The group presented IMPD Chief Rick Hite with a cross and a plaque, which will be put on display at North District Headquarters.
Rev. Walker read the plaque aloud:
"You are a shining star who has served your country well. God is not unjust. He will not forget your work and love you have shown."
One young member of the YMI group explained to RTV6 reporter Derrik Thomas what the police mean to him.
"They are supposed to protect us. They protect me. They give me good advice," said Jarrod Hubbard. "They're mentors. They're teachers. They're leaders. They help us do what we need to do."
Inga Spells, a community member who attended the vigil, recalled a time when she was stranded with car trouble and Officer Renn came to her aid.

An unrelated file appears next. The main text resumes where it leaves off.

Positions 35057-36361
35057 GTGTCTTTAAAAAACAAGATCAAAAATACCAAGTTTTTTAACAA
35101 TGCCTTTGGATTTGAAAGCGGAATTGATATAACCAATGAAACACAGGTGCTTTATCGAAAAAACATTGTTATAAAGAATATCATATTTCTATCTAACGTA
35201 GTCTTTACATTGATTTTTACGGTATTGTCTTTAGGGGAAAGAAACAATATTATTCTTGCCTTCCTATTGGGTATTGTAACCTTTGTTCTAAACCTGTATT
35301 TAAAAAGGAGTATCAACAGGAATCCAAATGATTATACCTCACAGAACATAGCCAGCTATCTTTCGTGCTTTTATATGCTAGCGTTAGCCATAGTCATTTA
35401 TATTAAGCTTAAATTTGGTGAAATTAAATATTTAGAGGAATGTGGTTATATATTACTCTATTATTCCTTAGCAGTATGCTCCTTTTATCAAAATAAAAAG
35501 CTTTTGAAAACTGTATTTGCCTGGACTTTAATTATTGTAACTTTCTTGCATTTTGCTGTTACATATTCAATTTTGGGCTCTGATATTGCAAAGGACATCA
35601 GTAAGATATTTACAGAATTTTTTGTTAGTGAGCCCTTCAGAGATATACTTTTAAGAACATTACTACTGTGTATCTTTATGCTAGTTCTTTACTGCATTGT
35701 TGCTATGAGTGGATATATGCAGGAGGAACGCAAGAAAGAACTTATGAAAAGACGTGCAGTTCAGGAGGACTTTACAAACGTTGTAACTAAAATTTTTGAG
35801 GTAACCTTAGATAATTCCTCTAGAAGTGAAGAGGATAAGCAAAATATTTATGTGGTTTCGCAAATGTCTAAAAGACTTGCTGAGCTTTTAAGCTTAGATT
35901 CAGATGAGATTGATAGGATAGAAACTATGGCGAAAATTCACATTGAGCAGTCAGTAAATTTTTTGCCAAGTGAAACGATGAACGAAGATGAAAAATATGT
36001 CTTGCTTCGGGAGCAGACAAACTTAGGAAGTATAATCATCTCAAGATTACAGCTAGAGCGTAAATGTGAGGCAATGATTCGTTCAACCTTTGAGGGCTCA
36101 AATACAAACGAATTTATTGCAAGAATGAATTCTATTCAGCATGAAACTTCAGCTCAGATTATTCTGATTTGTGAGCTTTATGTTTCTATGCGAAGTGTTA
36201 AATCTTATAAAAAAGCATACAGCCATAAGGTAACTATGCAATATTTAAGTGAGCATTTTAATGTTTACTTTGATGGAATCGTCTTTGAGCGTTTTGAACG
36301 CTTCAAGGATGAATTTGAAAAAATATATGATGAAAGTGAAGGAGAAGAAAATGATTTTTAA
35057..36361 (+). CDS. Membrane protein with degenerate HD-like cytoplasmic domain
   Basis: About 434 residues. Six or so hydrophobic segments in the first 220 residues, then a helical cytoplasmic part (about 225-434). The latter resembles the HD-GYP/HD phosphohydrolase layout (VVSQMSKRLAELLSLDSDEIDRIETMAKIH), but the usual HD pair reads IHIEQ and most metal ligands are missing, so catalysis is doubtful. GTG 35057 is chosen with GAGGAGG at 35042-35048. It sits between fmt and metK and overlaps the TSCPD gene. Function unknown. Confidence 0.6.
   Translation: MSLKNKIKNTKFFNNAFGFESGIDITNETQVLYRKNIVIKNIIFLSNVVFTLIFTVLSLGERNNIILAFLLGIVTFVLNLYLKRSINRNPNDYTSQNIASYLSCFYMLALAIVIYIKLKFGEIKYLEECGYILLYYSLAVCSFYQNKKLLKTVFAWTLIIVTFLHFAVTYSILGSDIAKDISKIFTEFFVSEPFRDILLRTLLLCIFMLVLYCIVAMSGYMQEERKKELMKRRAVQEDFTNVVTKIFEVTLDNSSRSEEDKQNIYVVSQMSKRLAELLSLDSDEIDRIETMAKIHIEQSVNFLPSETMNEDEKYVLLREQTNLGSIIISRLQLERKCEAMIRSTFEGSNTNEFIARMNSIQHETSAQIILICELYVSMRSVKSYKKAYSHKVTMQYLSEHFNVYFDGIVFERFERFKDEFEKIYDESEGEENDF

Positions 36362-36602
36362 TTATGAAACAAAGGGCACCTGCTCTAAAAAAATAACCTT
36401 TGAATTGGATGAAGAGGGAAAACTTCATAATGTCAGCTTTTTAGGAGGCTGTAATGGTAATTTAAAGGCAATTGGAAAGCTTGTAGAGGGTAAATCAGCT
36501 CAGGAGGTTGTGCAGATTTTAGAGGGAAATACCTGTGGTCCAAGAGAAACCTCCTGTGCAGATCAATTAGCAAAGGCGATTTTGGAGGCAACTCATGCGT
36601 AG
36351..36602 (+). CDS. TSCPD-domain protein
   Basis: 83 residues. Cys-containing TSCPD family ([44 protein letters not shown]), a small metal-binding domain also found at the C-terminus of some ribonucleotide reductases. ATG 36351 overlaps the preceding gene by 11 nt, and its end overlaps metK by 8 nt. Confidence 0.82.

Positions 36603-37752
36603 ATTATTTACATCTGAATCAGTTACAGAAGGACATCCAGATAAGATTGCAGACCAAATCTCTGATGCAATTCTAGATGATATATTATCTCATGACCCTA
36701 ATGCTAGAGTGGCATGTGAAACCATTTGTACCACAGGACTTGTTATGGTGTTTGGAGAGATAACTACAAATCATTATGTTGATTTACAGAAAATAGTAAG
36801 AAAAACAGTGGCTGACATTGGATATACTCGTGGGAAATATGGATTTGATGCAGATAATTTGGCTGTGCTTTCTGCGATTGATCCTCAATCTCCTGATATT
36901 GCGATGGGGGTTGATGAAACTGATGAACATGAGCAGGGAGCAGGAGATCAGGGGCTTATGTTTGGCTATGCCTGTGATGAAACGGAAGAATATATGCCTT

"That was a good guy who helped me when I was scared to death by myself on the street," Spells said. "With these youngsters running around with guns... I'm more scared of them. I'm very glad he was there to serve and help me that night."
Hite spoke at the event, stressing the importance of the community and the police staying on the same page.
"We want to make sure we walk together. We can't walk separately any longer," Hite said. "We have to walk together if we want to make a difference."